A source at the Pennsylvania State Attorney General's office, which serves as part of Boockvar's legal team, indicated they believed the law largely leaves the handling of challenged ballots up to localities.
Another suit, scheduled to come before a federal judge in Philadelphia on Wednesday morning, deals with a relatively small number of ballots in adjoining Montgomery County, a large and Democratic-leaning suburb.
Citing internal communications from and among county officials, the complaint asserts that officials violated state law that only allowed the processing of mail-in ballots to begin at 7 a.m. on Election Day by ascertaining which ballots were “naked”—lacking the secrecy envelope—and thus could not be legally counted. The suit contends these officials further violated state law and Pennsylvania Supreme Court precedent by contacting voters and giving them a chance to fix their ballots.
This suit drew the attention of the Democratic National Committee, which filed to intervene in the matter early Wednesday morning, potentially escalating the stakes. The party organization asserted that its efforts to promote remote voting, and its support for candidates potentially impacted by the suit, gave it standing in the matter.
“The DNC has dedicated significant institutional resources to encourage its supporters and constituents to vote by mail, resources that could have been directed to other states or to encouraging in-person voting in Pennsylvania had the DNC been aware of the potential for lawfully cast ballots to be declared spoiled, as Plaintiffs request,” reads the brief attorneys with the firms Perkins Coie and Ballard Spahr filed.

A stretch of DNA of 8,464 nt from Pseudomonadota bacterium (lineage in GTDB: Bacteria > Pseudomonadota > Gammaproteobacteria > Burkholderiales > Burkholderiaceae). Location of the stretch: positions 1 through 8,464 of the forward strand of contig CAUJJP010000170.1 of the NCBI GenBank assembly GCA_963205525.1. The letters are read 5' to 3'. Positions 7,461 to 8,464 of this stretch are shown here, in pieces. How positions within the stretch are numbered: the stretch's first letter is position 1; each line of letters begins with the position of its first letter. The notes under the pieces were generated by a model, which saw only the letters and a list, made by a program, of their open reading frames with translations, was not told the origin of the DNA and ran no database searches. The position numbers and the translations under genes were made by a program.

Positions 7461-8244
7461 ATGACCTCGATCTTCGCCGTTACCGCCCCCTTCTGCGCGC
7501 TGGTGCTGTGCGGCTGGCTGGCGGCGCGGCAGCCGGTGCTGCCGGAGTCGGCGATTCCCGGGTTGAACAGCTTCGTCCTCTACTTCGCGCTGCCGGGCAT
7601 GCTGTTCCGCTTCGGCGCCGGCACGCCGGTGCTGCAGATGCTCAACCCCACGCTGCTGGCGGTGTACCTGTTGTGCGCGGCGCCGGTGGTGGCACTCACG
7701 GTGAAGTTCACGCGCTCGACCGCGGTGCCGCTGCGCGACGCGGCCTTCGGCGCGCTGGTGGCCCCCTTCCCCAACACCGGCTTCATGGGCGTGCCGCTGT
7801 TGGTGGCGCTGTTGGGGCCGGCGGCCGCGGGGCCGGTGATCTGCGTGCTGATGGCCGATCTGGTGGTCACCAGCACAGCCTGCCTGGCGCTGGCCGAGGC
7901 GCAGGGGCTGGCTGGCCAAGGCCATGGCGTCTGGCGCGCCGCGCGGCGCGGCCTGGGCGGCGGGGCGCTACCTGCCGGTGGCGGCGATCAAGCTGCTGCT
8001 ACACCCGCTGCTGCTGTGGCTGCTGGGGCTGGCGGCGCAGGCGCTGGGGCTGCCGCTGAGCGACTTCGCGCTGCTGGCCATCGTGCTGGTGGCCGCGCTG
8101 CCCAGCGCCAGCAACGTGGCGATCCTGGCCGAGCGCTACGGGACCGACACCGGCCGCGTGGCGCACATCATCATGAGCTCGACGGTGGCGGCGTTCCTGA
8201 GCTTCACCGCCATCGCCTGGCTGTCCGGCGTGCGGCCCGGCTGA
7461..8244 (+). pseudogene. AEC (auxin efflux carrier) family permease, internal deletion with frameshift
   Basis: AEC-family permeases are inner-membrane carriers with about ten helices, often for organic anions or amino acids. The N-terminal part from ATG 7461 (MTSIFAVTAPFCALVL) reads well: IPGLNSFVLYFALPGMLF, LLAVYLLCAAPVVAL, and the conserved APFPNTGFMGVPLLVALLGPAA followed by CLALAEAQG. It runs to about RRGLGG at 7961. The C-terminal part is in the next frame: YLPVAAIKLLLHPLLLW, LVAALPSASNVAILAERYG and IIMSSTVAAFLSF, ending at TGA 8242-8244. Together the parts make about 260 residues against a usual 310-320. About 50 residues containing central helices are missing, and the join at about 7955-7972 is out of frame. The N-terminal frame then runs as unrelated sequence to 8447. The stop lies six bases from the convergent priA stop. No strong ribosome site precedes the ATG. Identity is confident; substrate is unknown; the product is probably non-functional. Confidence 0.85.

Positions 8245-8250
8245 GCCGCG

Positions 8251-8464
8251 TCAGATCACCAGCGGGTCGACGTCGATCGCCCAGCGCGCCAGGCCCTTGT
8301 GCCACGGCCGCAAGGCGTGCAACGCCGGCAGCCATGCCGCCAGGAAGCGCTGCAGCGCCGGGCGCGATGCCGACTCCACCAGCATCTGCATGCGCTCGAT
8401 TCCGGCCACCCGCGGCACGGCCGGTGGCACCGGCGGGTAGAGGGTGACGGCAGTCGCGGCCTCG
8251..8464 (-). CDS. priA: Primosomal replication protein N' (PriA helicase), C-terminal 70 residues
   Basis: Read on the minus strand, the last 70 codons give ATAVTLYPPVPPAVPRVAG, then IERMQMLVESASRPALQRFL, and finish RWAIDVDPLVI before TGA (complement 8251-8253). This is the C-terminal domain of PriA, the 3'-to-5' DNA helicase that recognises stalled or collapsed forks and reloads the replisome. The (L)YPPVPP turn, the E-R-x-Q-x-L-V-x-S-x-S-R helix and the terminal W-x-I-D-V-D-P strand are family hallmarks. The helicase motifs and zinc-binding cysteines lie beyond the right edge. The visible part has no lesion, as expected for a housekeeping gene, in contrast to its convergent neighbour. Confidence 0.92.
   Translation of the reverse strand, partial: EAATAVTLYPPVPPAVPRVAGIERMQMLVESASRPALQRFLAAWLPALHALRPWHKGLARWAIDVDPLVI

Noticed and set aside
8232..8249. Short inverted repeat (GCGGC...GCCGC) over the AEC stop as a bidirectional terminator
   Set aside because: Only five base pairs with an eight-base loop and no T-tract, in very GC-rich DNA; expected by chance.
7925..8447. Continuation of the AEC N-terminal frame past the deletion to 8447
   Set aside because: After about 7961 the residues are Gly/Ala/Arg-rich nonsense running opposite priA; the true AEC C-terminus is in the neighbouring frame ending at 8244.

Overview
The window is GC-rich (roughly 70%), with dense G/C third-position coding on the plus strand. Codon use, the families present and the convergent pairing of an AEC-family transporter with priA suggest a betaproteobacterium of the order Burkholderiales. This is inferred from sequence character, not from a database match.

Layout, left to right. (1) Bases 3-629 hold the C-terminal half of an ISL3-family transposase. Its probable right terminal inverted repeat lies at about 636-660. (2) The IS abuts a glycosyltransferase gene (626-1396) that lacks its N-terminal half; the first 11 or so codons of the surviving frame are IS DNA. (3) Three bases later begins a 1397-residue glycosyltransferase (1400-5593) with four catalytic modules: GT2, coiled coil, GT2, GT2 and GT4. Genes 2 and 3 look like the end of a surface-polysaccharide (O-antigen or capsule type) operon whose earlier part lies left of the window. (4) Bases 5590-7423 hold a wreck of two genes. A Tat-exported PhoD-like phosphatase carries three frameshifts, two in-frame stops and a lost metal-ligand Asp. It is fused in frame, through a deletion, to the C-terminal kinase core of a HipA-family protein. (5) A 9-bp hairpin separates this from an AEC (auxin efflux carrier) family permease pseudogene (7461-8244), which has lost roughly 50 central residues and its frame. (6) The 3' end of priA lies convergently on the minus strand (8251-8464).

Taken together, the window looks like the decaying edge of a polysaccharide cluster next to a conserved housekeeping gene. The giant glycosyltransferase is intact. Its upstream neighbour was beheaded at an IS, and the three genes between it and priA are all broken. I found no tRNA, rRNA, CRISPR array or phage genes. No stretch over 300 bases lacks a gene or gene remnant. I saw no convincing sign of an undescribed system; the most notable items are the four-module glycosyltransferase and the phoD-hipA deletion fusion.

“Montgomery County’s ballot intake procedure complies with both the Pennsylvania Election Code and the practices of county election boards across the Commonwealth.”
State GOP counsel Thomas King told The Daily Beast he expected the Republican National Committee to soon get involved as well. The RNC did not immediately respond to a request for comment..
“It’s absolutely illegal in Pennsylvania to divulge that information,” King argued in an interview with The Daily Beast. "There is no opportunity for a second vote under the law in Pennsylvania.”
Boockvar, a Democrat, defended her guidance in a press conference Tuesday night.
“We don’t think we broke the law,” public radio station WHYY quoted her saying. “There’s absolutely nothing in Pennsylvania law that prohibits that practice.”
“We believe our process is sound and permissible under the election code,” said Kelly Cofrancisco, a county spokeswoman, told the Bucks County Courier-Times.
King said that parties to this case would have a teleconference with a judge Wednesday afternoon.
Because not all counties followed the same policy on vote-counting, that GOP suit explicitly compared the inconsistency to the differing procedures in Florida that led the U.S. Supreme Court siding with then-candidate George W. Bush in 2000, effectively awarding him the presidency.
“It’s clearly ripe for a challenge,” Professor Daniel Mallinson, a politics and elections expert at Pennsylvania State University at Harrisburg, told The Daily Beast.
Mallinson is one of a number of Keystone State observers who previously predicted that the millions of mail-in ballots sent and returned to its major metropolitan areas could take days to tabulate, creating increasing risks of political friction.
The Pennsylvania Supreme Court ruled in September that “naked ballots” without the secrecy envelope could not count toward the state’s totals. A disproportionate number of Democrats have sought to vote absentee, and the question of “curing” ballots could shift the margin if the outcome in the state is extremely tight.